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johnmatisz

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Top pick Ryan Nugent-Hopkins was one of six Ryans drafted this weekend. This increased the draft odds of all players named Ryan currently in minor hockey by 0.06%.

The bizarre trades have simmered, mock drafts have been demolished, scouts have hit the links, and Ryan Nugent-Hopkins has his cake and eats it too.

That’s the aftermath of the 2011 NHL Entry Draft and all of its wackiness.

While the first surprise of the day was Ryan Strome — not Sean Couturier — going to the Isles, it certainly was not the last. It was a draft to remember for everyone involved, whether you were in Minnesota or watching from home (how could you forget the hours and hours the first-round dragged on for?).

With everything in place for the time being, there are many ways to break down the draft list. We’ve skimmed the fat and compiled a plateful of interesting findings.

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Detroit Red Wings GM Ken Holland has excelled at finding hidden gems late in the draft.

The general managers who will step up to the podium tonight and Saturday to announce their club’s newest asset will vary in excitement. There are some who are known to be predictable and stale, and others who typically take unorthodox routes and love taking risks.

Detroit Red Wings’ GM Ken Holland is surely the flag waver of the latter group, as Detroit is infamous for its sleeper picking. They’ve developed otherwise unforeseen aptitudes into legitimate everyday NHLers and, on a few occasions, long-time superstars. Their scouts dig deep into the junior hockey ranks in order to discover that uncapped, unheralded kid who has the right components of the game on lock.

While tonight’s first has been predicted as an “anything can happen” round after the top five have left the stage, the second to seventh rounds will be even more scrambled. There’s bound to be a handful of GMs in Minnesota right now who are sitting in their hotels and being told by their scouting staff that so-and-so is a talent that cannot be continually ignored.

Here at Houses of the Hockey, we’ve compiled a three-player list of potential sleeper picks for the 2011 NHL Entry Draft.

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MISSISSAUGA, CANADA - MAY 21: Jordan Binnington stops Steele Boomer in the 2011 CHL Matercard Memorial Cup

The goaltending pool for the 2011 NHL Entry Draft is said to be one of the weakest in recent memory. There is only one — maybe (just maybe) two — netminders who is considered first-round quality.

Anyone with substantial knowledge of the game knows that goalies tend to be the toughest to project. Their hot and cold nature renders scouting backstoppers a difficult task. Another factor to keep in mind is the effect supply and demand has on drafting decisions. If a particular franchise is desperate for a young, high potential netminder to filter through their system, don’t be surprised if any of these guys go long before they’re projected to.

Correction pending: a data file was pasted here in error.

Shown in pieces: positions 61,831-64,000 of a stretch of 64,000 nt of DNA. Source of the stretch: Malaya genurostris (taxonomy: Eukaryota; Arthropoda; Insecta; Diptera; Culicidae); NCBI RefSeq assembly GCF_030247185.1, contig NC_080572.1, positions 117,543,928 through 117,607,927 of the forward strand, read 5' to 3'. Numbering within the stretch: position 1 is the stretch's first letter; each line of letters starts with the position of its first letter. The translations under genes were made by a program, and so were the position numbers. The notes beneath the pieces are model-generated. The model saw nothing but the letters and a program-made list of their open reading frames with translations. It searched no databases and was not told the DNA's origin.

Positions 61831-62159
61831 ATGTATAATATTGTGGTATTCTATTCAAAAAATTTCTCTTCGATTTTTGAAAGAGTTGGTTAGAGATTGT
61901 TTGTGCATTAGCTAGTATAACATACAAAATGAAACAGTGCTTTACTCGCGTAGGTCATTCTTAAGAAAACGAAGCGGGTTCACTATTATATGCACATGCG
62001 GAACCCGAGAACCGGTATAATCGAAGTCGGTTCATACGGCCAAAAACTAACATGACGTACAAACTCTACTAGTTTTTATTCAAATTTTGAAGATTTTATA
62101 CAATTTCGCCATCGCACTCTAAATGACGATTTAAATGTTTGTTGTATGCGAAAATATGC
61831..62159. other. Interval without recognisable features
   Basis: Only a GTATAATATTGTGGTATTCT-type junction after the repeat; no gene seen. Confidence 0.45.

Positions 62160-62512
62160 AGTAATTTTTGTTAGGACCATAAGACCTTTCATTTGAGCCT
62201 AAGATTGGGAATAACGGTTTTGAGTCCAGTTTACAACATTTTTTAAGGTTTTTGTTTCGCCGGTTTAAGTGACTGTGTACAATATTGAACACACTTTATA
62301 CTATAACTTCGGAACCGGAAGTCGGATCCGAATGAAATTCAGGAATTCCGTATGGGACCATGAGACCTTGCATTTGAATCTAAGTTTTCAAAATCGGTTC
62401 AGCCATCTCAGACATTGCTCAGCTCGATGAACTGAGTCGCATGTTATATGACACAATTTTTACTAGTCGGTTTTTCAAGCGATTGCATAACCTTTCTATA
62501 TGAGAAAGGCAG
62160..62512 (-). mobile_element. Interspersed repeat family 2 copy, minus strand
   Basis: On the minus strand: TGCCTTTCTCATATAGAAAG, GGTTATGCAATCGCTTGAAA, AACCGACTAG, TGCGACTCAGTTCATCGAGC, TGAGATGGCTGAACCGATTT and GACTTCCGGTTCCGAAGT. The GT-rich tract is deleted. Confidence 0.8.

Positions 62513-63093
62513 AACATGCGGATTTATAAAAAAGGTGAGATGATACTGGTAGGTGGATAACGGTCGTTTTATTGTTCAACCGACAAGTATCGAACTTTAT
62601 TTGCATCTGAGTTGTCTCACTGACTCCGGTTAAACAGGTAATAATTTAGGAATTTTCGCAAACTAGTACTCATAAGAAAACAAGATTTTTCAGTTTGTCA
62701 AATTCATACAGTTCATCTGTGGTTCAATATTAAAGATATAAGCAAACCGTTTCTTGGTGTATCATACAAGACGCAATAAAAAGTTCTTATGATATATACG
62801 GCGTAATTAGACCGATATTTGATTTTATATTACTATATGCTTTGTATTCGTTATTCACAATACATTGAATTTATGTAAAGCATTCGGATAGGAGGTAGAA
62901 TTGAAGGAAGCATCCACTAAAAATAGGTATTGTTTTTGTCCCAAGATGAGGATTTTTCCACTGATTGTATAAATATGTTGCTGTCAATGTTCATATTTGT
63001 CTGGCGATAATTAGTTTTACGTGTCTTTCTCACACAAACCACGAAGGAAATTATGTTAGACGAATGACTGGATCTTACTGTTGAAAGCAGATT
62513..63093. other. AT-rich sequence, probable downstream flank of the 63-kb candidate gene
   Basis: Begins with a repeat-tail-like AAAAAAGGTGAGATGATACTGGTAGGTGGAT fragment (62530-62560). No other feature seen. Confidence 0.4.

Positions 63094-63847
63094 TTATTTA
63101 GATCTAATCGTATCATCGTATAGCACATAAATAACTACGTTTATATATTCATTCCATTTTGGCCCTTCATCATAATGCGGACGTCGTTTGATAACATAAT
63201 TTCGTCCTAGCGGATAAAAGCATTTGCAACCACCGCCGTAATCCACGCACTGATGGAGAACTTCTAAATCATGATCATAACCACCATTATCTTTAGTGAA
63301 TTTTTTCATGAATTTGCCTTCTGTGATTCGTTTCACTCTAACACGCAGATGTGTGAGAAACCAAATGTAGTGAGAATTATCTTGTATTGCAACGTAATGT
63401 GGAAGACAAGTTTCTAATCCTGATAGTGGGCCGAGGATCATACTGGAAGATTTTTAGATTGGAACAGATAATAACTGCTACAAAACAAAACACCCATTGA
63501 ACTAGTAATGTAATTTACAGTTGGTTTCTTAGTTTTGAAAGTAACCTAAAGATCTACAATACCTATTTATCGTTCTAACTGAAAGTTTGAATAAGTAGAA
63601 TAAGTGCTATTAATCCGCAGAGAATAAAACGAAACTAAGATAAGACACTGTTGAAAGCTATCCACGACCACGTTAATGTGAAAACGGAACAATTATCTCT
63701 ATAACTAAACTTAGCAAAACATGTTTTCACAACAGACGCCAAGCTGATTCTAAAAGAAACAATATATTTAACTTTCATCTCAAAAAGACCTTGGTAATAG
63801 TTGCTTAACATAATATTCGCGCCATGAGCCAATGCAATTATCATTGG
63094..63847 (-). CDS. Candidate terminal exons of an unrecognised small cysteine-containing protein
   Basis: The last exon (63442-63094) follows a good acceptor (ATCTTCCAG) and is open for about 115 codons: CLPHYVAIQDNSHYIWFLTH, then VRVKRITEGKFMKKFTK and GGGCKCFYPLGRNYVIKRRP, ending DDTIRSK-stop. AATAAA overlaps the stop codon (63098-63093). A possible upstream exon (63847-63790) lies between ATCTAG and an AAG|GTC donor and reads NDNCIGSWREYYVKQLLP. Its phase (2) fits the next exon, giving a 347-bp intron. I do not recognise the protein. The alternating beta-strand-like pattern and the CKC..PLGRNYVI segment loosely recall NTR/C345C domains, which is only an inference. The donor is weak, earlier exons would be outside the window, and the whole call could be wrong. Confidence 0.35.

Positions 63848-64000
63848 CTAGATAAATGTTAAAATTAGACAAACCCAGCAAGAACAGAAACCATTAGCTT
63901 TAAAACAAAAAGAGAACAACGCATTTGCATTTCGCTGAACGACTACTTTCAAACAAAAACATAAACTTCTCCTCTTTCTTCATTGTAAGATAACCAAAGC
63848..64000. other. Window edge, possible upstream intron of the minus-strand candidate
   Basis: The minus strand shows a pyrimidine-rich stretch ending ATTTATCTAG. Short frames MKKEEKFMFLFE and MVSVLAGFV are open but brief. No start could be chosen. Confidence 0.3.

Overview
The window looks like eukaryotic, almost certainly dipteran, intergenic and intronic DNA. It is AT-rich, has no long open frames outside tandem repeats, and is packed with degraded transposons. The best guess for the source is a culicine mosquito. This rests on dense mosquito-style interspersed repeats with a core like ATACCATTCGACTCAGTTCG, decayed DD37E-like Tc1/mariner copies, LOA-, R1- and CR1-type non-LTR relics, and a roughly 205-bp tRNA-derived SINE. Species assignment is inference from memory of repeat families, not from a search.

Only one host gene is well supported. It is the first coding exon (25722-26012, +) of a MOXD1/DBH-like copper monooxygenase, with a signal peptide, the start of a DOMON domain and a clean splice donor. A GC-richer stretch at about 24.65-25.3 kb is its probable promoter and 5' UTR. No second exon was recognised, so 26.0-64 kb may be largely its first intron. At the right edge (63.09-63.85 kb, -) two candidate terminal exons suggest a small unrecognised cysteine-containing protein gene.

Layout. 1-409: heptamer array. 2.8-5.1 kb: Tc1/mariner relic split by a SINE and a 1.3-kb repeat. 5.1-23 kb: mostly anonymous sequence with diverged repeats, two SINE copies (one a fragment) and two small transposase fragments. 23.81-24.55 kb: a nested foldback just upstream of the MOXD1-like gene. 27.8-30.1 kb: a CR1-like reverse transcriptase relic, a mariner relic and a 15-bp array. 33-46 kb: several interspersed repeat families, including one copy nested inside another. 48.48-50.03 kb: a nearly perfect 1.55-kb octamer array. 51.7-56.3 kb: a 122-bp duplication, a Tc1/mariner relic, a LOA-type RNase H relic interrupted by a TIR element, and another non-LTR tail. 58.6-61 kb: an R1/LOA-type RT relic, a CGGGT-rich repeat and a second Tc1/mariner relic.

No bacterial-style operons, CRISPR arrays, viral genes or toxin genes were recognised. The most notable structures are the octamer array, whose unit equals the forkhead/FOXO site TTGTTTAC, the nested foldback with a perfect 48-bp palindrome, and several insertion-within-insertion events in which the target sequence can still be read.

Without further adieu, let’s dive into a handful of draft-eligible goalies that could very well make their mark on the NHL sooner than we think.

John Gibson (G) – US National Development Team
Manning the crease for the US National Development Team over the past two seasons worked wonders for Gibson. He stopped pucks off the sticks of some of the top American-born prospects in practice every day and got comfortable suiting up for a well-respected program. In his draft year, the Pittsburgh, Pennsylvania product posted a very cool .926 save percentage in 39 appearances. His goals against average wasn’t too shabby either, finishing up with 2.38. As a freshman in high school, Gibson was cut from the varsity hockey squad. Now an athletic 6’3”, 205 pounder, Gibson won’t be getting disregarded at the amateur level ever again.

Expect J. Gibson to go 22-27

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The Edmonton Oilers, Colorado Avalanche, Florida Panthers, New Jersey Devils and New York Islanders have it made. They’re set; they’re primed to take one of the much talked about top-5 prospects available in this year’s draft. From there, the consensus opinion across the hockey world is that there is a pool of a solid 40 prospects who make up the final 25 spots of the first-round.

While some will certainly be selected ahead of others, there’s still the possibility of a projected late first-rounder to go just after the top-10 have been called. With that in mind, let’s look at what exactly NHL teams are getting themselves into tomorrow.

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The Edmonton Oilers, Colorado Avalanche, Florida Panthers, New Jersey Devils and New York Islanders have it made. They’re set; they’re primed to take one of the much talked about top-5 prospects available in this year’s draft. From there, the consensus opinion across the hockey world is that there is a pool of a solid 40 prospects who make up the final 25 spots of the first-round.

While some will certainly be selected ahead of others, there’s still the possibility of a projected late first-rounder to go just after the top-10 have been called. With that in mind, let’s look at what exactly NHL teams are getting themselves into come Friday.

Read the rest of this entry »